When it comes to exercise, many people wonder if there is an ideal time of day to work out. A recent study sought to shed light on this question by analyzing 22 studies through a systematic review and 7 studies through a meta-analysis. Here are the key takeaways and details from the research:
Types of Participants and Exercises: The studies included various groups, such as physical education students, children, healthy elderly individuals, adults with type 2 diabetes, and physically inactive or active adults. The exercises assessed were endurance exercise, strength exercise, or a combination of both.
Timing of Exercise: The average time of day for the exercise sessions included in the review was 7:58 am, with a range from 7:30 to 9 am. Afternoon sessions varied more, with an average time of 5:19 pm, reflecting the diverse schedules of individuals.
Findings: Overall, the authors found no superiority of a specific exercise time for improving anthropometrics, cardiovascular health outcomes, cardiometabolic health outcomes, or performance-related outcomes like VO2max. However, some individual studies did highlight interesting results.
Individual Study Results: One study showed a significant decrease in resting systolic blood pressure during evening exercise, while another observed significant decreases in triglycerides and fasting glucose in the evening exercise group, suggesting potential superiority for cardiometabolic outcomes in the evening. However, these findings need further exploration with longer study durations and improved measurements.
Matching Training and Testing Time: Notably, matching the time of day for training and testing appeared to yield better performance outcomes. Testing strength or other physical abilities at the same time as the usual training session produced more favorable results.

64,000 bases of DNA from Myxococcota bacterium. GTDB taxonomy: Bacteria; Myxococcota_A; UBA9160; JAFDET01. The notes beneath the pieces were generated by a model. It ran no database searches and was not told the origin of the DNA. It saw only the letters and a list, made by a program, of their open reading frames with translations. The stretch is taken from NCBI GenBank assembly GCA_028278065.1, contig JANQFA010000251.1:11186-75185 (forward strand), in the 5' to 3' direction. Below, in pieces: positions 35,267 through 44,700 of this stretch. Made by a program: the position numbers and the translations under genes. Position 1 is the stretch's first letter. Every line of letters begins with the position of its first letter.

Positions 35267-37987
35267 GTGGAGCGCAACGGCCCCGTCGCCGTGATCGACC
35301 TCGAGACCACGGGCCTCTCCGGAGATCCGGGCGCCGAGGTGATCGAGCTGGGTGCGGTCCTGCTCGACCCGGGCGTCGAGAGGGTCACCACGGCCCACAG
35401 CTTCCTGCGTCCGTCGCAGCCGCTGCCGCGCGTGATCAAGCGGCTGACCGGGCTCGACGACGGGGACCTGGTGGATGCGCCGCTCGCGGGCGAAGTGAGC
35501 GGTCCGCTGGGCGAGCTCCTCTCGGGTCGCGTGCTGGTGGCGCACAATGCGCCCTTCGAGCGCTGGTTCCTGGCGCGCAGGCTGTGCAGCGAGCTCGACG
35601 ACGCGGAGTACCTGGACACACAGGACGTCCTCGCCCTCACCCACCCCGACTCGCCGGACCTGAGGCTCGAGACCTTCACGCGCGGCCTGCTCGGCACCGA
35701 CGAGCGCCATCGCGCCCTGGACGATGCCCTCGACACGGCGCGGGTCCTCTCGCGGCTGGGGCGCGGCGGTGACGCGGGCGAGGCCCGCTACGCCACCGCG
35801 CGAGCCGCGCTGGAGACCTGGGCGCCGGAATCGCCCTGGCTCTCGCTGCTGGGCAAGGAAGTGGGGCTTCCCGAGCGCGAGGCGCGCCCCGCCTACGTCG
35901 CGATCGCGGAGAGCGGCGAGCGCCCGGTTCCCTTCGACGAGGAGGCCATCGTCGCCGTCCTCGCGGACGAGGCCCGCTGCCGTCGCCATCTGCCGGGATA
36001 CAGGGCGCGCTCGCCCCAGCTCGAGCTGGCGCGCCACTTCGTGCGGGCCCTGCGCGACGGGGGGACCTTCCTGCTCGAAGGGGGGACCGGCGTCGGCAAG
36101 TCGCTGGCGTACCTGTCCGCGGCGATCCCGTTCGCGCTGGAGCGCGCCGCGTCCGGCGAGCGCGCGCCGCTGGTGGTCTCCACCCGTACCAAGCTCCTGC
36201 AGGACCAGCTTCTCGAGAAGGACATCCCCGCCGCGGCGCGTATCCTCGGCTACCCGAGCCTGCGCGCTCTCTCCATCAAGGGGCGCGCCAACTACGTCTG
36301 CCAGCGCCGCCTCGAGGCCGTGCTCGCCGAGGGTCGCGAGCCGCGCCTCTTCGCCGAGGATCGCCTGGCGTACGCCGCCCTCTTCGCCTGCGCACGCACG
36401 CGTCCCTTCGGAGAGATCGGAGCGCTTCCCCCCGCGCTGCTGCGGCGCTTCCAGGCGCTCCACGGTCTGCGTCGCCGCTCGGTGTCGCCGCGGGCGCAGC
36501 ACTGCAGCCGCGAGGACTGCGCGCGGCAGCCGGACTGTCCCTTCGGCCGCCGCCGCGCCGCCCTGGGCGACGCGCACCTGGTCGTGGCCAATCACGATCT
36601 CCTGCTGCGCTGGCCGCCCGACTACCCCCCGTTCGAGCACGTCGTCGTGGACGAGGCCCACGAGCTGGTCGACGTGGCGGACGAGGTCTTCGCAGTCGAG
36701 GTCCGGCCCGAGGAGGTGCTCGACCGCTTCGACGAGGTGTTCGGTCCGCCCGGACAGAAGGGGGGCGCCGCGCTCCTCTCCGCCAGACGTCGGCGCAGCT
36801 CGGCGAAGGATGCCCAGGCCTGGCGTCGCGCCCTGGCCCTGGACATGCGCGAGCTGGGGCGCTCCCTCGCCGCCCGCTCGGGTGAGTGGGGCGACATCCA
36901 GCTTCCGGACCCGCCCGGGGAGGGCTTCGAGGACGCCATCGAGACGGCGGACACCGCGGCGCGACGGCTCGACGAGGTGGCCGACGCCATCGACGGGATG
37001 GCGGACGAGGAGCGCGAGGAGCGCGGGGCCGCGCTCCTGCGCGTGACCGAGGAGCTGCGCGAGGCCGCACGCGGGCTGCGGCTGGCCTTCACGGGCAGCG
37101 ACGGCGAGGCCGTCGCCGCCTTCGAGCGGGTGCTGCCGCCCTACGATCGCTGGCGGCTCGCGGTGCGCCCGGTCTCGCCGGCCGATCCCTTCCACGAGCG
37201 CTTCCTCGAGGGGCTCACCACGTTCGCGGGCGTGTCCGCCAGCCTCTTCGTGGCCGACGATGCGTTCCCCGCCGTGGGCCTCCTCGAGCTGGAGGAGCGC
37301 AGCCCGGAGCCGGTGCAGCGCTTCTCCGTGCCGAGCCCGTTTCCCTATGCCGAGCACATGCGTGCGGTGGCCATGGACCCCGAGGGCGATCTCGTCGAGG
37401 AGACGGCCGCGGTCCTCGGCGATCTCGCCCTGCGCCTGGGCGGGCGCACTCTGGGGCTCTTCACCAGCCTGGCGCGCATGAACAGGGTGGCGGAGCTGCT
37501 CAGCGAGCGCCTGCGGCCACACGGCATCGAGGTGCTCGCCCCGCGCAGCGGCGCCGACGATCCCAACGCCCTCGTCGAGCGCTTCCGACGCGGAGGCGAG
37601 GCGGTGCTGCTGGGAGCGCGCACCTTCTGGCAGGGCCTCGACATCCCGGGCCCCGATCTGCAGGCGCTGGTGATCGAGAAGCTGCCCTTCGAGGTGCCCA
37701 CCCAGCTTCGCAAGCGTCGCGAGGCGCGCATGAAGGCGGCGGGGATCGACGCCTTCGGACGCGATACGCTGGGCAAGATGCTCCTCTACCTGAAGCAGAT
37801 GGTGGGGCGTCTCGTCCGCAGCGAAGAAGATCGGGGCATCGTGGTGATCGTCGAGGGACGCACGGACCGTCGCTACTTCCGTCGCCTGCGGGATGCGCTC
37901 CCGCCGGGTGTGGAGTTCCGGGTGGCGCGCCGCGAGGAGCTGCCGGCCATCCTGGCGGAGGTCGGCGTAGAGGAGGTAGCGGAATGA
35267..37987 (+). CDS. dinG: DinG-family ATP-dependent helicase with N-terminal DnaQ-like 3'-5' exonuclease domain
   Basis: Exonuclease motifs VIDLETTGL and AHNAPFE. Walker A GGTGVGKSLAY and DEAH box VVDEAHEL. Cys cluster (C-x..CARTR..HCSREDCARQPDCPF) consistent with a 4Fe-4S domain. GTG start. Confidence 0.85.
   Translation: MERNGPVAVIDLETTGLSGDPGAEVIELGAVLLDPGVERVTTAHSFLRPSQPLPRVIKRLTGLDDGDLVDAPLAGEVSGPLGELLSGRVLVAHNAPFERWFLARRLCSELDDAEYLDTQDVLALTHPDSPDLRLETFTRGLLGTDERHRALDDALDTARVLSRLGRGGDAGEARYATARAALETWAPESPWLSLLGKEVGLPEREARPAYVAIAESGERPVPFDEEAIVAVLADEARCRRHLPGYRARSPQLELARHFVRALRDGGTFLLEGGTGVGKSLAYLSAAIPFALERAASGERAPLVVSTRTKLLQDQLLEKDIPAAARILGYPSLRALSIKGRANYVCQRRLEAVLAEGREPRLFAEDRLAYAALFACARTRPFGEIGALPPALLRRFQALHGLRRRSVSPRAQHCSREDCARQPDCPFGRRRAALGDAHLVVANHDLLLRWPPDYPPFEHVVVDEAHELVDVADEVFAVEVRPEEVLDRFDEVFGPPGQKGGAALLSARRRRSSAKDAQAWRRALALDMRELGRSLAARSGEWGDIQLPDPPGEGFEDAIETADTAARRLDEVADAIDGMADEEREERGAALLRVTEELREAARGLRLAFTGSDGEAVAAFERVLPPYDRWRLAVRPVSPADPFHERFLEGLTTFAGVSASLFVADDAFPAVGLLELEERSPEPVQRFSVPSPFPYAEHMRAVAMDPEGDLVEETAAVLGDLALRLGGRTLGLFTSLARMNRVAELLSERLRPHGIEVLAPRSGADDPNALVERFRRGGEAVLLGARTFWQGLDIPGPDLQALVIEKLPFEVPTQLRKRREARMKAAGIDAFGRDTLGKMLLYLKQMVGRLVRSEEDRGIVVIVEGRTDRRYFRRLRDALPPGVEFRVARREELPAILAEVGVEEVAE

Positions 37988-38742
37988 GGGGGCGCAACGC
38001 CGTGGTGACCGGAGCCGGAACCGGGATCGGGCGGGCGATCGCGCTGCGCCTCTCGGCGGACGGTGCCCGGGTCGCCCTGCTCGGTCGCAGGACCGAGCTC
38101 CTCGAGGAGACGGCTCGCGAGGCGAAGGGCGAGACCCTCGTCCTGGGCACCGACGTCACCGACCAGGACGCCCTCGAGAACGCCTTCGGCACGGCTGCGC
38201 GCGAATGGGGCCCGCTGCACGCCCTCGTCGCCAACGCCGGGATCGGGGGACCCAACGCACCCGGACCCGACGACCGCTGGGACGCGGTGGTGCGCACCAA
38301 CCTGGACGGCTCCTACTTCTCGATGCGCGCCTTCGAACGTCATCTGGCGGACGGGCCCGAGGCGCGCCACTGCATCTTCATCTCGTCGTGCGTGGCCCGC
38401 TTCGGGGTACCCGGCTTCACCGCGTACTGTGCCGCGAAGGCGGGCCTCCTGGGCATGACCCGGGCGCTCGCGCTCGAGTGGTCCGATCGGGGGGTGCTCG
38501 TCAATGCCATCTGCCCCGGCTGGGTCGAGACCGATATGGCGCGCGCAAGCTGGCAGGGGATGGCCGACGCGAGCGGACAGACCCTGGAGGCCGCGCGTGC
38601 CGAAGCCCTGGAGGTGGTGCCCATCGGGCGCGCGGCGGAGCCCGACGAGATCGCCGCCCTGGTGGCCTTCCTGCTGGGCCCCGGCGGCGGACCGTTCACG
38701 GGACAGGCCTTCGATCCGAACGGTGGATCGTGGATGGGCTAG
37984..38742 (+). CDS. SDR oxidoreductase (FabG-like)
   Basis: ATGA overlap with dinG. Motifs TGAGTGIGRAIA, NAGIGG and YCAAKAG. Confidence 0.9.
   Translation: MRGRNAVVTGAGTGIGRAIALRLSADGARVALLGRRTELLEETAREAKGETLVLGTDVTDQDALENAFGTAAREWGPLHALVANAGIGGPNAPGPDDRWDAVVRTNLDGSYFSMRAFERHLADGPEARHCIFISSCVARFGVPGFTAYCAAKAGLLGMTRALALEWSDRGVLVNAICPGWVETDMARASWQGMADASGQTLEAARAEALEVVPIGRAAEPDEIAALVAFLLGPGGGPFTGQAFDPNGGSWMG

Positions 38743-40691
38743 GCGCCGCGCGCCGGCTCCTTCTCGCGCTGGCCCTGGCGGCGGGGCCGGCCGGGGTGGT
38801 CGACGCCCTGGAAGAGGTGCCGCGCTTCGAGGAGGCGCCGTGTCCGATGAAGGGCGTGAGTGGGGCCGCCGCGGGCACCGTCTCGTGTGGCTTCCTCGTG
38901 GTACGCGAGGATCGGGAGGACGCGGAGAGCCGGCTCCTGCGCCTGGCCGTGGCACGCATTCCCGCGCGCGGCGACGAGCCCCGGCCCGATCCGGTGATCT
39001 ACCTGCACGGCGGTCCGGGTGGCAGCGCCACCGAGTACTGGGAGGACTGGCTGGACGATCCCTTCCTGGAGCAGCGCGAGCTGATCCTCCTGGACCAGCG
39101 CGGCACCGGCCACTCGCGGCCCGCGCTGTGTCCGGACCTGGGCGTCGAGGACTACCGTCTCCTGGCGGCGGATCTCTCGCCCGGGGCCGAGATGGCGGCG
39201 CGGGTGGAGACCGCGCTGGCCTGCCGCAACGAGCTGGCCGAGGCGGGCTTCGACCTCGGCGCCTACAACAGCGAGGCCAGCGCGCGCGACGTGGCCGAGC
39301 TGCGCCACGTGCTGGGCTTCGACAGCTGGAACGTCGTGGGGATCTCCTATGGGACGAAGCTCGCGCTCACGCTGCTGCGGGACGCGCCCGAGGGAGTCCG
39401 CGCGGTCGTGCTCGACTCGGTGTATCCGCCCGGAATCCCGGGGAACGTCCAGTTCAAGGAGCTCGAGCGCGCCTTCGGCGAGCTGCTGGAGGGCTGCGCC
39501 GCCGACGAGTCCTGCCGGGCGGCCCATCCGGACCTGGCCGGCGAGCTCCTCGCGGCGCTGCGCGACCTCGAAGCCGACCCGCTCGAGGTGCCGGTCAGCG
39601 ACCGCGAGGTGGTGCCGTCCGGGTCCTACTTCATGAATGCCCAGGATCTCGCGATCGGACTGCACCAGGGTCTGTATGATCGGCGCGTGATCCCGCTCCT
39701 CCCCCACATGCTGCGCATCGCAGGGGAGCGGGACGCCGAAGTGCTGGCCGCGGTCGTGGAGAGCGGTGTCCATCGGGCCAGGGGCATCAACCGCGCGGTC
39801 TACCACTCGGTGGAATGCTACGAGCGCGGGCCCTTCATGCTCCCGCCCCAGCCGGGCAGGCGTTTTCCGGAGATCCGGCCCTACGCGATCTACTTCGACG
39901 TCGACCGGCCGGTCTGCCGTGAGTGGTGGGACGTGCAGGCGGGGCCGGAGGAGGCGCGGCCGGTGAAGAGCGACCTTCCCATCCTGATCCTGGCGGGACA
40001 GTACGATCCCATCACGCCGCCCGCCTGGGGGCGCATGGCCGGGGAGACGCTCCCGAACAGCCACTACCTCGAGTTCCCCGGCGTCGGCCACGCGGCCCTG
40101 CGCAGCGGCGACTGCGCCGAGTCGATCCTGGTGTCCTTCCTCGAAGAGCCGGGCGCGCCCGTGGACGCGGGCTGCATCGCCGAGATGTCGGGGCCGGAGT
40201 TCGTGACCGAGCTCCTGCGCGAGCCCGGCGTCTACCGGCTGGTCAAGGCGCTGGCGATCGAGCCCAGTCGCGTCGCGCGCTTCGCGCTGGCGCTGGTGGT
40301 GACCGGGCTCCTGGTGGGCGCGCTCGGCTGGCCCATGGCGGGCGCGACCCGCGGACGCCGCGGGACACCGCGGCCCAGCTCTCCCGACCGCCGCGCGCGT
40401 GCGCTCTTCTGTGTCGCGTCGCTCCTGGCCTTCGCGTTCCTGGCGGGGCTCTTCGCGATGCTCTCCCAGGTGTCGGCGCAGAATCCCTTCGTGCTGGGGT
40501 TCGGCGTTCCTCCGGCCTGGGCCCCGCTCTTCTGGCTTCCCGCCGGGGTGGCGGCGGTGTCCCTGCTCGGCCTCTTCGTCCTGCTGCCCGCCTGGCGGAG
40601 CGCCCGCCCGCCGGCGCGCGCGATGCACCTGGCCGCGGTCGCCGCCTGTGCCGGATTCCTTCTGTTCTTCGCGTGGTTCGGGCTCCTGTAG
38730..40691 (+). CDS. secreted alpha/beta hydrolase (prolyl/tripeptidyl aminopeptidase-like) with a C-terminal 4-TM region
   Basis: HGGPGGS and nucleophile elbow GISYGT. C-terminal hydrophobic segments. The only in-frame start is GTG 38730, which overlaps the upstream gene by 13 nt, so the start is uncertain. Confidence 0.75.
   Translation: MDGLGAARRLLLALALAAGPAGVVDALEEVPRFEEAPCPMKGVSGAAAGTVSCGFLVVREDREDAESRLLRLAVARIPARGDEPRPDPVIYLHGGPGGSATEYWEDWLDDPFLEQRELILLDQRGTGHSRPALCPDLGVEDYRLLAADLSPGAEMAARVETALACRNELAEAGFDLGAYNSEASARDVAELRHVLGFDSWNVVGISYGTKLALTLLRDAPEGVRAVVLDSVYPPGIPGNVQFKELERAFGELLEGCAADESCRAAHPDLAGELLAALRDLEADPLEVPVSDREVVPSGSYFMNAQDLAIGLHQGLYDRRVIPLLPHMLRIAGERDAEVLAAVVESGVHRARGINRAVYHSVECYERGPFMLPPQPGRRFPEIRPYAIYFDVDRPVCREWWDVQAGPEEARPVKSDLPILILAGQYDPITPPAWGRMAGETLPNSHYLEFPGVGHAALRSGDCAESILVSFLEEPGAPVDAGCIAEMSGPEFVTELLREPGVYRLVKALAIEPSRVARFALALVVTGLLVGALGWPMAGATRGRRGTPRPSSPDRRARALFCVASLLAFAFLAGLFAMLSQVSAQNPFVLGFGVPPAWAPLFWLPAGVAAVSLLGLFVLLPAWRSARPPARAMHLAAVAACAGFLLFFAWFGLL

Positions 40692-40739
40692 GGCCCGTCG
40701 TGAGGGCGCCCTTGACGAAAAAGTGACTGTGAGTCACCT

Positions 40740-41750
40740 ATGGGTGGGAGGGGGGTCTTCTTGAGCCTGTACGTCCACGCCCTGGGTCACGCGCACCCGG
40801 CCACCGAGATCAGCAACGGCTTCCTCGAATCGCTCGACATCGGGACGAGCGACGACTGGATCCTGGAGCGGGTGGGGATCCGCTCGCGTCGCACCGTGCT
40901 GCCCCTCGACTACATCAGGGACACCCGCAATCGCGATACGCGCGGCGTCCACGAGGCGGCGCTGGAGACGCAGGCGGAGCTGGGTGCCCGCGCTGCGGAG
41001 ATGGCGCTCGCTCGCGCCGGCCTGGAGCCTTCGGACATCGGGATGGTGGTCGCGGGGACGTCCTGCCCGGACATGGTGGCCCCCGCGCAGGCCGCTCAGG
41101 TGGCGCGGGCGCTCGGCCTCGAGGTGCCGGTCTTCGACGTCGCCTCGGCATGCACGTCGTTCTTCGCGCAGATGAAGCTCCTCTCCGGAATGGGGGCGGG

Considerations for Application: To apply these findings to your own life, consider two important factors: your chronotype and your schedule. Chronotype refers to your preferred sleep pattern and waking hours. Understanding your chronotype can help determine when you are most alert and perform best. Additionally, your schedule may dictate the available time slots for exercise, taking into account work, family, and other commitments.
Avoid Sacrificing Sleep: While some individuals may prefer early morning workouts, it's crucial not to sacrifice sleep. Irregular sleep patterns can negatively impact hormonal and metabolic regulations, hindering exercise performance and increasing health risks. It's important to strike a balance that allows for adequate rest and exercise.
Find Your Preferred Time: Ultimately, finding a training time that works well for you is key. Factors such as personal preferences, enjoyment, and adherence play vital roles in developing a sustainable exercise routine. Trial and error may be necessary to identify the optimal training time based on your individual circumstances.
Don't Get Caught Up in the Details: Avoid fixating on isolated factors like hormone levels, as exercise outcomes are influenced by multiple variables. While there may be slight advantages to exercising in the afternoon, it's essential to consider your own unique circumstances, including your personal barriers and preferences.
In conclusion, rather than searching for a universally "best" exercise time, focus on finding the time that fits your lifestyle and allows you to consistently engage in physical activity. Embrace a routine that aligns with your chronotype, schedule, and enjoyment to promote adherence and maximize your overall fitness journey.